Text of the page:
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This study prospectively examined the effect of hopelessness on outcome in cognitive therapy. Hopelessness has a central role in cognitive theories of depression, and consistently predicts suicide attempts and suicide completion. Furthermore, there is indirect evidence that hopelessness predicts cognitive therapy outcome, in terms of early termination of therapy, perhaps in part because theories of therapy change suggest that "remoralization" is a critical first phase of change. It was hypothesized that hopelessness non-responsiveness early in therapy would be predictive of eventual outcome, over and above hopelessness severity at intake. In a naturalistic study of 122 patients diagnosed with unipolar depression, it was found that non-responsive hopelessness predicted outcome in cognitive therapy, and this effect is over and above any effect of initial severity of hopelessness or depression. These findings suggest that patients whose level of hope is responsive to early interventions make more rapid and pronounced improvements during "real world" cognitive therapy.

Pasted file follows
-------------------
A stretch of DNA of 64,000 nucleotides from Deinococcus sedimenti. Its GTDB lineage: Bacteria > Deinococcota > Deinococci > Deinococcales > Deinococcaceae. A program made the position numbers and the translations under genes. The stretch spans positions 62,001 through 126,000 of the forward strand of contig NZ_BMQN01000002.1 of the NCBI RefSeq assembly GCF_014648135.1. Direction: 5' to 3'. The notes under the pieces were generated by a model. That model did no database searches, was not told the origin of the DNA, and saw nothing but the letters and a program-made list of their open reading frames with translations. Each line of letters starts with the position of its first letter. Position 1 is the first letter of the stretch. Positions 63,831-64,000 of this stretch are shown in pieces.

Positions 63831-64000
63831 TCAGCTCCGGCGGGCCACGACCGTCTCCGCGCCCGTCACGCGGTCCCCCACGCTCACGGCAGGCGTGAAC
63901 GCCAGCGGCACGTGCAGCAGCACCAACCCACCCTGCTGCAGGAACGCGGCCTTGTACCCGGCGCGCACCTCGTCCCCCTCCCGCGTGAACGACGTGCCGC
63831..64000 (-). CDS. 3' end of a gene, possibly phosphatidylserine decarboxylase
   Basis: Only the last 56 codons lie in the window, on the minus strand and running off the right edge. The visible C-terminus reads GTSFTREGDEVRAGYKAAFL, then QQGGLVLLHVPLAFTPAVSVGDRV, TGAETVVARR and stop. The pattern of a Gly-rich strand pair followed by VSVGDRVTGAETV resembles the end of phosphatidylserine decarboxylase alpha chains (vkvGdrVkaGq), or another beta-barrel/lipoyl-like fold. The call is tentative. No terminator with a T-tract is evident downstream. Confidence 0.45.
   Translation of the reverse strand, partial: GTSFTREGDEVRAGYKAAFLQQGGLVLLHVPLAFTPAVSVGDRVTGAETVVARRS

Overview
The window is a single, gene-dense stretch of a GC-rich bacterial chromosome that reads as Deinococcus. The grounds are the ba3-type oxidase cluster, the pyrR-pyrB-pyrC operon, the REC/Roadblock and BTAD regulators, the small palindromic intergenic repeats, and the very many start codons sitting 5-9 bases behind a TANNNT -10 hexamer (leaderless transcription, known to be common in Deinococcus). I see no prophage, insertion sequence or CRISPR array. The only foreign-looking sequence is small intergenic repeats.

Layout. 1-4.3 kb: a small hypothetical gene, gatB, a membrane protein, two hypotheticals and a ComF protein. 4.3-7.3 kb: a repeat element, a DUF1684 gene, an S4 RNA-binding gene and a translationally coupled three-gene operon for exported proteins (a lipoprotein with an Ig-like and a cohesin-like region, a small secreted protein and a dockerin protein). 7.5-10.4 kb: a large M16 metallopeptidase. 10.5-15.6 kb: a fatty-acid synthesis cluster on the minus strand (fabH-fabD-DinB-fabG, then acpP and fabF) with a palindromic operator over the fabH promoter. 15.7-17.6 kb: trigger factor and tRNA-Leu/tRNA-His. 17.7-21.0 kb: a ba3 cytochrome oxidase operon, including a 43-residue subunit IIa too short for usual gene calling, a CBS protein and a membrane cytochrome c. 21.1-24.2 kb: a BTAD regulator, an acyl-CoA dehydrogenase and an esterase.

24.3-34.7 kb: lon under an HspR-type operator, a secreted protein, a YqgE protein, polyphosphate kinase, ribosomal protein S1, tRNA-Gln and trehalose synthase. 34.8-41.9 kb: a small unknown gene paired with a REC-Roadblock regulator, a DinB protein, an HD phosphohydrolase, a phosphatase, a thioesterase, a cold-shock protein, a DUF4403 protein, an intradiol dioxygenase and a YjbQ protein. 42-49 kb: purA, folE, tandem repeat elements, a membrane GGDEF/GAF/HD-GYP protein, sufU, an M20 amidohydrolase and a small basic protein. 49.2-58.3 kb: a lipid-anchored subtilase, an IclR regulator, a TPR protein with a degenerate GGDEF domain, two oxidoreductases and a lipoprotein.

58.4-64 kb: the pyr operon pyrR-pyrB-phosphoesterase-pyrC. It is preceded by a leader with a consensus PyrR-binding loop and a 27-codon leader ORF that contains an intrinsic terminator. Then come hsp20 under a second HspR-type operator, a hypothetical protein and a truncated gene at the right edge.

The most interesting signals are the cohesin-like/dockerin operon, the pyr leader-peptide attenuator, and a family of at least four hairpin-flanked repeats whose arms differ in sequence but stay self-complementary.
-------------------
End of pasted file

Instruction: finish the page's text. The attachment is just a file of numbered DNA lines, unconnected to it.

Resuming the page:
Original publication




Journal article


Behav Res Ther

Publication Date





631 - 646


Adolescent, Adult, Aged, Cognitive Therapy, Depression, Female, Humans, Male, Middle Aged, Prospective Studies, Psychological Tests, Treatment Outcome